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Thursday, April 25, 2013

Top Five Reasons Nobody Likes Indie Authors (Including Other Indie Authors)

The self-publishing revolution is a revolution no one asked for, except for frustrated writers. It's not like we had a shortage of books in the past. Now, anyone who can scrape Wikipedia has the ability to get an ebook in front of an audience, and maybe even sell a copy.

Amazon alone has released what seems like 1,000,000 new ebooks last year. That includes over 100 good ones. Ereaders like the Kindle and Nook have turned the reading experience from something tangible and meaningful into the world's largest slush pile. Imagine a bookstore full of rejected manuscripts. Yeah, I don't want to shop there, either.

But don't blame the hardware. Just because you can publish a book doesn't necessarily mean you should. Indie authors have become the new spammers of the electronic age, and their own worst enemies. Here are five reasons why.

1. The endless self-promotion. We get it. You wrote a novel. Yippee! Once you've announced this to your family and friends on Facebook, they really don't need to hear it again. Instead, they can expect to hear about it every day, for the rest of their now miserable lives. Twitter feeds for most authors have become wastelands of promotional links, with nothing interesting to contribute beyond that. Failing to find a larger market, most self-publishers are reduced to cannibalism, trying to sell books to other self-published authors. Junk mail and spam are not effective business models. Perhaps indie authors should read a book on the subject.

2. A lack of gatekeepers. Yes, writing a decent novel makes you pretty bad-assed. Do you know who's even more bad-assed? The man or woman who can read your novel, and tell you how much it sucks, where, and how. They're called editors. Many amateur authors seem to have decided that they don't need no stinking editing. Or spell-checking. Or formatting. An entire cottage industry has sprung up with websites pointing out how bad some of these book covers and stories are. For the first time, books are being read ironically. Say what you will about New York, but at least they knew the difference between 'their' and 'there'.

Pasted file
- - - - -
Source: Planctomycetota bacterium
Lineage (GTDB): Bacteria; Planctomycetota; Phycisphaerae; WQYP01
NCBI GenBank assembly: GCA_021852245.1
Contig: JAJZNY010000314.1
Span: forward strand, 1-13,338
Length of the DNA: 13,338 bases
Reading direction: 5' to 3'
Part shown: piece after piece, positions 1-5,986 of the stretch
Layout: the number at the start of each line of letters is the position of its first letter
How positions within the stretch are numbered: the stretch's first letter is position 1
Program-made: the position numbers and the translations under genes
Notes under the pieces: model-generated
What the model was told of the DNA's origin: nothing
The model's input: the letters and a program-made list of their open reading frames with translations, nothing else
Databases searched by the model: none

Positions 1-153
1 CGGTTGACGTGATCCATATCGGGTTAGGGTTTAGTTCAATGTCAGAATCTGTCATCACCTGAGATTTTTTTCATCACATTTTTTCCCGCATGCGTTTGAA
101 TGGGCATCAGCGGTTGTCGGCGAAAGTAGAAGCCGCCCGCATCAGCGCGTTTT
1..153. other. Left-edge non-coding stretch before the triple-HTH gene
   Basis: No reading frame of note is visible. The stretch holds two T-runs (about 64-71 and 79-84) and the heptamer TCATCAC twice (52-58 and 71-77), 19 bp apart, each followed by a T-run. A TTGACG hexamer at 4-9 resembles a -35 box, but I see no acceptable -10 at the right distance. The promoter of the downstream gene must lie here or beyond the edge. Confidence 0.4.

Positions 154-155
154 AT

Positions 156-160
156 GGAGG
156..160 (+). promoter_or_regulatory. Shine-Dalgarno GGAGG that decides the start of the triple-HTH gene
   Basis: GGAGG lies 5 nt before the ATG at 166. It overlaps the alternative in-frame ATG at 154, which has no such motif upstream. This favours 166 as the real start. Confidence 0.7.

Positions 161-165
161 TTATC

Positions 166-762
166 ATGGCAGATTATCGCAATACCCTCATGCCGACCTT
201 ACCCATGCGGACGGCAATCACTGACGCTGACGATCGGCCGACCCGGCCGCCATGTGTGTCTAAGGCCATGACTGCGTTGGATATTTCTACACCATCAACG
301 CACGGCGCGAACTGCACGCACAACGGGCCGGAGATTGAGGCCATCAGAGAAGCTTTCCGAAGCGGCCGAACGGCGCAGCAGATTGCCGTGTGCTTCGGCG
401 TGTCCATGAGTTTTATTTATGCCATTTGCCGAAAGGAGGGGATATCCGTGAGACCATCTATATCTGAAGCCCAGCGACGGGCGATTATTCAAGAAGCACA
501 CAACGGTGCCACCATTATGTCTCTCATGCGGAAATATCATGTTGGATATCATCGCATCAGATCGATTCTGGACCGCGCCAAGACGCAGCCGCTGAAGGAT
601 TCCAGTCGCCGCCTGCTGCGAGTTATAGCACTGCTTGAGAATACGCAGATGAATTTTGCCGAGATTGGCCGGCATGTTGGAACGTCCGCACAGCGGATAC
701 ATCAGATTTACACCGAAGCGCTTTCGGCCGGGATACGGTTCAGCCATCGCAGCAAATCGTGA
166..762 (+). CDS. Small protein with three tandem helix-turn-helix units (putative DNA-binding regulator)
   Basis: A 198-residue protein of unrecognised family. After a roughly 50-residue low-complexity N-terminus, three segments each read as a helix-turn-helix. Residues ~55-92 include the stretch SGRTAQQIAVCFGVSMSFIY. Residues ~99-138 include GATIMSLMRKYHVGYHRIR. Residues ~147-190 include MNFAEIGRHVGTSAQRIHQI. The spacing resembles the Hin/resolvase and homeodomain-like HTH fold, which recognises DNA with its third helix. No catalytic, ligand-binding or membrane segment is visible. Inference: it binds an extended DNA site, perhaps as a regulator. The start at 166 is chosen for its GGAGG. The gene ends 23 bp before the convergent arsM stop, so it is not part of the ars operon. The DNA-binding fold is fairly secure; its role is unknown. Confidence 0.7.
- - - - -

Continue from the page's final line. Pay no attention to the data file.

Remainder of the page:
3. The scamming. When you get a glimpse inside the indie publishing world, you learn that it is a seething snakepit of competition. Your book's not selling? Give everyone else in your genre a snarky, one-star review. That'll teach 'em. In the past year, Amazon has removed tags, the 'Like' button, dropped erotica from most searches, and set new minimum word counts for releases, all due to abuse by indie writers. That just might be an indicator that someone is doing something wrong somewhere. It's now common for one 'entrepreneur' to download an ebook, change the title, and re-release it. You don't see anything this awful happening on Etsy. A lot of awful stuff, sure, but not blatant theft.

4. Writing as a business. Remember the romantic concept of writing as an art form? It's dead. As soon as you release an ebook, and often before, you turn into a marketer. Once upon a time, those issues were handled by companies with marketing budgets and strategies, leaving the writer to, well, write. The truth is, many ebooks written today are based on what's selling. Vampires are hot? No, but for the sake of argument, we'll say they are. I'm going to write a vampire novel! Who cares if I have nothing new or original to add to the topic? The end result is thousands of sub-Twilight ebooks. Read that again. Sub. Twilight. Ebooks.

5. The successes. The exceptions to all of this that prove the rules are some truly great pieces of fiction. Wool by Hugh Howey, for example, is by all accounts a startlingly fresh and original sci-fi novel, currently a best-seller, and optioned for film by Ridley Scott, of all people. Amanda Hocking (I don't know anyone who's ever read an Amanda Hocking book) sold something like 600,000 ebooks in 2012. These one-in-a-million success stories only serve to spawn a sea of imitators. Everyone wants to get rich quick and retire, even though that never seems to happen, even for traditionally published authors. Well, perhaps J. D. Salinger. Trust me, you're no J. D. Salinger.

So, damn. What are you waiting for? Get out there and crap out a novel. You can't do any worse than what's already on the market. Just be prepared for a lot of failure and alienation as you annoy everyone on the planet into ignoring you. Forever.